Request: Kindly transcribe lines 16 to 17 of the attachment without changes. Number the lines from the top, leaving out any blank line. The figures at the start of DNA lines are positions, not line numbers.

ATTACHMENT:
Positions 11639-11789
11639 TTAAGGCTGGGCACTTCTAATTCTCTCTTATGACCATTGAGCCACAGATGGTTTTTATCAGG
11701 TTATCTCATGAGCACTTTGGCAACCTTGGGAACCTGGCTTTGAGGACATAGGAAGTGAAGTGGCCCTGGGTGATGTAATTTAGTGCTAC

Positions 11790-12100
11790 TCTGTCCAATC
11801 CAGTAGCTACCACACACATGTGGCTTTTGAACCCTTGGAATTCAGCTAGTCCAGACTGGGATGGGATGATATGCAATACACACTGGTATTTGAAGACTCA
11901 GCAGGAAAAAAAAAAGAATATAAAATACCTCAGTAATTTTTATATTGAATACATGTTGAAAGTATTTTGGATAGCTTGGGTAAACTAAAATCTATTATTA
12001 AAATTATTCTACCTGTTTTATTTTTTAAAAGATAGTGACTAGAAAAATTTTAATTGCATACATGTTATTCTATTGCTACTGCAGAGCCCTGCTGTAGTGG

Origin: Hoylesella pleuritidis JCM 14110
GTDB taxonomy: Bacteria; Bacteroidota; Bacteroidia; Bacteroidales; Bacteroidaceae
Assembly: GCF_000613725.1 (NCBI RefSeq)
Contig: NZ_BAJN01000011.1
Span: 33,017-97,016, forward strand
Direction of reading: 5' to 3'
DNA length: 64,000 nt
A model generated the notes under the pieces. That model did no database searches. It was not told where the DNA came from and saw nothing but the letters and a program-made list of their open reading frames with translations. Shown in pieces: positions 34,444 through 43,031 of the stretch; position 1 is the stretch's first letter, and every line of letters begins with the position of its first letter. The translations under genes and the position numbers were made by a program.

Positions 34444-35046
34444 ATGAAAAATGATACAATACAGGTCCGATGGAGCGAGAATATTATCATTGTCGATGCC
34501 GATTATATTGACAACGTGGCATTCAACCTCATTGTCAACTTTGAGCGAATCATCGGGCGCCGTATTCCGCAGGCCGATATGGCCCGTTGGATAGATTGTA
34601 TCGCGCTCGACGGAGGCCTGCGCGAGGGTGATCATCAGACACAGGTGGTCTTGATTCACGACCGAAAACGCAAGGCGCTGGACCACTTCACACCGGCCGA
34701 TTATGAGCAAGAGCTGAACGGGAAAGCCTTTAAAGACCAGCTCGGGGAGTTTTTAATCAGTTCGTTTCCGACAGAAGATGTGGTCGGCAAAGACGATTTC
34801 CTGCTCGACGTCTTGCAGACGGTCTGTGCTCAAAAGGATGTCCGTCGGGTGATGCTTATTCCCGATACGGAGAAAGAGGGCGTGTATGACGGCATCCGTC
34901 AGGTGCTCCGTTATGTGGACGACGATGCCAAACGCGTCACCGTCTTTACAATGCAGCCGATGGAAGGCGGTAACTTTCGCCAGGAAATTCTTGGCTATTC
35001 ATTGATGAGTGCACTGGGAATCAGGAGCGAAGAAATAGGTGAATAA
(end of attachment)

A model generated the notes under the pieces. That model did no database searches. It was not told where the DNA came from and saw nothing but the letters and a program-made list of their open reading frames with translations. Shown in pieces: positions 34,444 through 43,031 of the stretch; position 1 is the stretch's first letter, and every line of letters begins with the position of its first letter. The translations under genes and the position numbers were made by a program.

Positions 34444-35046